India’s electoral commission is working on a blockchain-based voting system, the head of the commission has revealed. In a recent event, he cited the need for secure and transparent online voting systems as the reason for adopting blockchain technology.
India is the world’s largest democracy, with its election being the second-most expensive in the world after the United States. Over 900 million people are registered voters in the Asian country. However, during the last election which took place last year, close to 300 million didn’t cast their ballots. According to The Times of India, a major reason for this was the lack of access to polling stations, with many unable to travel to the stations where they registered to vote.
The solution lies in blockchain technology, Sunil Arora, the chief election commissioner believes. In the recently-held Times Now Summit, he revealed that the commission was working with the Indian Institute of Technology, Chenna on a blockchain-powered online voting system. This system will allow hundreds of millions of Indian voters to exercise their democratic right even if they migrate to other parts of the country.
Arora told the attendants that he was hopeful the system would come into effect before his tenure ends. His tenure is set to end in April 2021. He further revealed that there are plans to link voter IDs with the Aadhaar, a unique identity code that residents of India hold.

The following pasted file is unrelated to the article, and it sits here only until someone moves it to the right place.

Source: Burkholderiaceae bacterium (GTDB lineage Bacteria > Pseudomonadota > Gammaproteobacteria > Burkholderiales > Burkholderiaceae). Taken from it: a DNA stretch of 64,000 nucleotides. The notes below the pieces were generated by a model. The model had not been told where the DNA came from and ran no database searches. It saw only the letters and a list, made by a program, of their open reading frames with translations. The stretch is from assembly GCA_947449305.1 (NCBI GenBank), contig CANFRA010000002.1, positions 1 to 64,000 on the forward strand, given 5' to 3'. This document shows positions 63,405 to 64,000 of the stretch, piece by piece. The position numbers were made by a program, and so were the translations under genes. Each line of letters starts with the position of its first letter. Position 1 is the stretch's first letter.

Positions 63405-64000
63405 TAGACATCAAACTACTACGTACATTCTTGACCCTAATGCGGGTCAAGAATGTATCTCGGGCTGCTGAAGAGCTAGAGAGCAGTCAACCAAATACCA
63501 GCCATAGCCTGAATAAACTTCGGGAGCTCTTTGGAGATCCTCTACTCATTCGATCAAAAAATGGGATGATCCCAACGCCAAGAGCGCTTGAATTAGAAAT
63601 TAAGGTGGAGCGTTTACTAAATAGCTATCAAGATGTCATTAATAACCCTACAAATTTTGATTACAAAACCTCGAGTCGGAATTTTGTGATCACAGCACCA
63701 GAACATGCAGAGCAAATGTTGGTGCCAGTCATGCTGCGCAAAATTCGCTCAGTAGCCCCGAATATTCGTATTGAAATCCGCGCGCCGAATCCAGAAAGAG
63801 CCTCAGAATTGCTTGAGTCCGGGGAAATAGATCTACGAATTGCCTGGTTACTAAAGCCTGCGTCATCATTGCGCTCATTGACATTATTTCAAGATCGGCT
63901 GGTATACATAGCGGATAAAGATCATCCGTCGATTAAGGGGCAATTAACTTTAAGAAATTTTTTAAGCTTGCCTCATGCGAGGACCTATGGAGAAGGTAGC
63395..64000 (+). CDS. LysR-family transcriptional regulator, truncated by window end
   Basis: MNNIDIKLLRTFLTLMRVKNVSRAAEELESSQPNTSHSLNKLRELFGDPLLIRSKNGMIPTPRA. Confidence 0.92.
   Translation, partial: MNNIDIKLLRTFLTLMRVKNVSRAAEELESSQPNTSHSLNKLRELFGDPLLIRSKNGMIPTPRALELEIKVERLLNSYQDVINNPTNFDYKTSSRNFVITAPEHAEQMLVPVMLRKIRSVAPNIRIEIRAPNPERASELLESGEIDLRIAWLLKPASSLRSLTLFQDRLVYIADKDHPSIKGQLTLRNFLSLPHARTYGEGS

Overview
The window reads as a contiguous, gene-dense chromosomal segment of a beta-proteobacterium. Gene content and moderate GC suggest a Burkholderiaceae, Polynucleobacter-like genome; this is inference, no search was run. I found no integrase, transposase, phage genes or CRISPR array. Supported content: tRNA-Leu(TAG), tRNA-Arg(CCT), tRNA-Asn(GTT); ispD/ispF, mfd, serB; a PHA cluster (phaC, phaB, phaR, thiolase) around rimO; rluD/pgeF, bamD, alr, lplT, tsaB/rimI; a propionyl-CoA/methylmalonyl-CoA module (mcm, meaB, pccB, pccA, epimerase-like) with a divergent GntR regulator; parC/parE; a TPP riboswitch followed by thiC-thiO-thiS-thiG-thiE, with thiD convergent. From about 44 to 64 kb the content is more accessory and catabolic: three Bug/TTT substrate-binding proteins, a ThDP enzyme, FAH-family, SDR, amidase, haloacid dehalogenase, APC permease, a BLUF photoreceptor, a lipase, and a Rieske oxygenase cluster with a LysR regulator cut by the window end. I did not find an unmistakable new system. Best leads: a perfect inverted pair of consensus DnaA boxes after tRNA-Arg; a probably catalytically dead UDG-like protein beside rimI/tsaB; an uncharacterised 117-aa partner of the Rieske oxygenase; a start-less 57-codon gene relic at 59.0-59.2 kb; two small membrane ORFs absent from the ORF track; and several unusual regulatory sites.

Electronic voting machines have for a long time been set back by fears of manipulation, Arora remarked. However, with blockchain technology, the distributed ledger is immutable, allowing citizens the peace of mind in knowing that the votes cast are genuinely tallied. The enhanced transparency also makes blockchain use in the electoral process a natural fit.
Blockchain voting is still in its testing stages, with the U.S. leading the pack in adoption. Voatz, a blockchain-powered mobile voting application has already been in use in federal elections. The company, which is backed by Overstock’s Medici Ventures, was however attacked by security researchers who claimed it wasn’t secure and hackers could manipulate the voting process.
Voatz has since responded, claiming that the researchers used a version that was 27 versions old. The company also claimed that the outdated app wasn’t connected to its servers and thus, the researchers “fabricated an imagined version of the Voatz servers, hypothesized how they worked, and then made assumptions about the interactions between the system components that are simply false.”
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